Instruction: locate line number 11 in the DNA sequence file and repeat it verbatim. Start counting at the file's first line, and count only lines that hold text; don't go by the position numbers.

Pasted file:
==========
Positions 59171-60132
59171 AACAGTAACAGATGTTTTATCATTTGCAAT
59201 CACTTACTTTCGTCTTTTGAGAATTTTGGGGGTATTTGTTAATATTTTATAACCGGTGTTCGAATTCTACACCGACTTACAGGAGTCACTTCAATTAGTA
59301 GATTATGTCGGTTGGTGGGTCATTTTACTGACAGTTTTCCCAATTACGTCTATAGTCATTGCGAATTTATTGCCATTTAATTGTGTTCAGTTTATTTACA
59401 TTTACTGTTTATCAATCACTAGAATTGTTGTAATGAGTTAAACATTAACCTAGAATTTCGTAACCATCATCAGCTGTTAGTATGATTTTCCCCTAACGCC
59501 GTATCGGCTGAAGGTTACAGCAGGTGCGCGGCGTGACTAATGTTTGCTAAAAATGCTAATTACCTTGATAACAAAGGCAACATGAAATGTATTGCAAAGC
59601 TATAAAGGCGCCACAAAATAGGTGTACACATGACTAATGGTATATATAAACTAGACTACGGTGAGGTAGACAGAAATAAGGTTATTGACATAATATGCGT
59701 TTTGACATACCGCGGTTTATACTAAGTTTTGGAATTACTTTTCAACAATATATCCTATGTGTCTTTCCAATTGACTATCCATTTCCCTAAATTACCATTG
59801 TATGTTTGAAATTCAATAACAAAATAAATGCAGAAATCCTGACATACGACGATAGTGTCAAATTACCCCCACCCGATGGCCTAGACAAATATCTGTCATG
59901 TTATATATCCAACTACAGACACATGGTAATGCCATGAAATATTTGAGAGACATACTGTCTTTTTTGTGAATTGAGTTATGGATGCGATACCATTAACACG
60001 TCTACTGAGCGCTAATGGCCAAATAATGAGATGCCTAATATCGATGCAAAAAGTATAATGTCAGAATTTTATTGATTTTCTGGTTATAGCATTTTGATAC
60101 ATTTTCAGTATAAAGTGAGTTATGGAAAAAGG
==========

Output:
60001 TCTACTGAGCGCTAATGGCCAAATAATGAGATGCCTAATATCGATGCAAAAAGTATAATGTCAGAATTTTATTGATTTTCTGGTTATAGCATTTTGATAC